Liberal head-explosion alert: ‘It’s true — corporations are people’

One of my all-time favorite CEOs, Jack Welch, and his wife Suzy, have written a classic on WSJ.com: ”It’s True—Corporations Are People.” Enjoy!

Here’s a new party trick. Want to be accused of being a member of a satanic cult? Like to be called the kind of person who would steal candy from a child, or harm a puppy and start a forest fire—all in the same day? Do you want to be described as evil, heartless and stupid?

Then just do this: Offhandedly mention in public that you agree with Mitt Romney—and that, yeah, you think corporations are people.

Oh, how that notion sets some people right off their rockers! Take, for instance, the scene last month when senatorial candidate Elizabeth Warren introduced President Obama at a big fundraiser in Boston:

“Mitt Romney tells us, in his own words, he believes corporations are people. No, Mitt, corporations are NOT people,” she pronounced. “People have hearts. They have kids. They get jobs. They get sick. They love and they cry and they dance. They live and they die. Learn the difference.” The audience went wild.

What nonsense.

Of course corporations are people. What else would they be? Buildings don’t hire people. Buildings don’t design cars that run on electricity or discover DNA-based drug therapies that target cancer cells in ways our parents could never imagine.

Buildings don’t show up at a customer’s factory and say, “We won’t leave until we solve your inventory problem.” Buildings don’t encourage their employees to mentor inner-city kids in math and science. Buildings don’t fund homeless shelters in Boston or health clinics in Rwanda. People do.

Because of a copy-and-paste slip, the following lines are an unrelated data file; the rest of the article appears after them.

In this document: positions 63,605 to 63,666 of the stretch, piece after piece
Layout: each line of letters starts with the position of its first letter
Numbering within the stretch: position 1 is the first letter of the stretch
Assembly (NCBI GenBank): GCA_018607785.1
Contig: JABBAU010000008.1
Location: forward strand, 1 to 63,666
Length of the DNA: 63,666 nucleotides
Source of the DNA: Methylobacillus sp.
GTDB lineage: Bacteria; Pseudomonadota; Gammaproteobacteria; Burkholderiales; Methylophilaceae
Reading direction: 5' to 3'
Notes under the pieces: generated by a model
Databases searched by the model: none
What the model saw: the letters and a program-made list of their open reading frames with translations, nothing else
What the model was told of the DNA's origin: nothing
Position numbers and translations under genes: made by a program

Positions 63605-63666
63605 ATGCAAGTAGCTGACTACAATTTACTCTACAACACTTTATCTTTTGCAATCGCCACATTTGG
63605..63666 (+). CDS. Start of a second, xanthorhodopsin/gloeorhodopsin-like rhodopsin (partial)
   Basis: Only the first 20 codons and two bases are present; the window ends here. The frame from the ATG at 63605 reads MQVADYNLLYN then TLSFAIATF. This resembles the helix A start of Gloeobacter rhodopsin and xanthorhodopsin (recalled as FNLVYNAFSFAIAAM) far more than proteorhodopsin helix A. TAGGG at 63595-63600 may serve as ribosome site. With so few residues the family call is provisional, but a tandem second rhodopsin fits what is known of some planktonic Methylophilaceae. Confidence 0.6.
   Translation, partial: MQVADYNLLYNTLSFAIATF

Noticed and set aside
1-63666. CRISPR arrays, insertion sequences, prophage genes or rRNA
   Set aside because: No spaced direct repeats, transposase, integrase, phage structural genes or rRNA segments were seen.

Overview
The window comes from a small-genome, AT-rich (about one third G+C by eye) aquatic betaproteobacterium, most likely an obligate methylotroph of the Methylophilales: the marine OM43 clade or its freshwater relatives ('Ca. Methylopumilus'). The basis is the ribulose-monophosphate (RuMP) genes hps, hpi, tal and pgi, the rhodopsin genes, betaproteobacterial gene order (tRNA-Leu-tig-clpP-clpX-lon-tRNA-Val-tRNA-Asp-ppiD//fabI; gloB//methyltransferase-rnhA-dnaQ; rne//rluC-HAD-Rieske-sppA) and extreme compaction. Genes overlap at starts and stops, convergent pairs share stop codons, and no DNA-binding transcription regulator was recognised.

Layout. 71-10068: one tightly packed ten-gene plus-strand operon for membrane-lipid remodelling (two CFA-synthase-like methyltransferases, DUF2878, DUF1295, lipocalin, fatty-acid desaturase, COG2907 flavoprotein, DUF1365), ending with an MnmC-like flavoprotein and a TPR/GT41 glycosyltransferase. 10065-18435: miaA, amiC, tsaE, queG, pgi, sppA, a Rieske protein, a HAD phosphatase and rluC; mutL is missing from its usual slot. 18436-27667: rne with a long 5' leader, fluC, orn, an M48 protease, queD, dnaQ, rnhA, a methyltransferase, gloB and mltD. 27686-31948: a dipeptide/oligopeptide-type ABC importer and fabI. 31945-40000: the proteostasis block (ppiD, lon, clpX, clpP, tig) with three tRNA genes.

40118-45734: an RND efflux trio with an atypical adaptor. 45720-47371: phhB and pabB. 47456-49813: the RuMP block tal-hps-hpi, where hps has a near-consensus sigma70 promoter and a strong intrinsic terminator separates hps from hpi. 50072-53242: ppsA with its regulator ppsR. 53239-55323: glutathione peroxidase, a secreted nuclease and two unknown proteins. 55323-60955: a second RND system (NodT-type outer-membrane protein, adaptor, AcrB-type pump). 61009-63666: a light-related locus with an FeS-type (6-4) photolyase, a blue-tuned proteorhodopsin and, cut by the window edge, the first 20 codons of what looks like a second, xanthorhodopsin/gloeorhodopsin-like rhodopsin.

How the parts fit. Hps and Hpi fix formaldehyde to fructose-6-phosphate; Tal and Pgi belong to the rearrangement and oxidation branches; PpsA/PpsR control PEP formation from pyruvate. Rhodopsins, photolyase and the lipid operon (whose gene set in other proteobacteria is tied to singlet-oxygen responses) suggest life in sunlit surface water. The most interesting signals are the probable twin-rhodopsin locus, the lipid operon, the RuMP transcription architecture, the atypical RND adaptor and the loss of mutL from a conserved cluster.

Corporations are people working together toward a shared goal, just as hospitals, schools, farms, restaurants, ballparks and museums are. Yes, the people who invest in, manage and work for corporations are there to make a profit. And yes, corporations may employ some bureaucrats, jerks, cheapskates and even nefarious criminals.

But most individuals working in corporations are regular people, people just like you and your friends and neighbors. People who want to make a living and want to make a difference. […]

Whenever I had to navigate regulatory language I was always intrigued that the writers made a point of defining what a “person” was for the purpose of the law. A ‘natural’ person was a human being; but a ‘person’ could be both a human being being and an entity such as a corporation. Go figure. I guess the brainless Dems should look into reg writing and put a stop to that evil practice.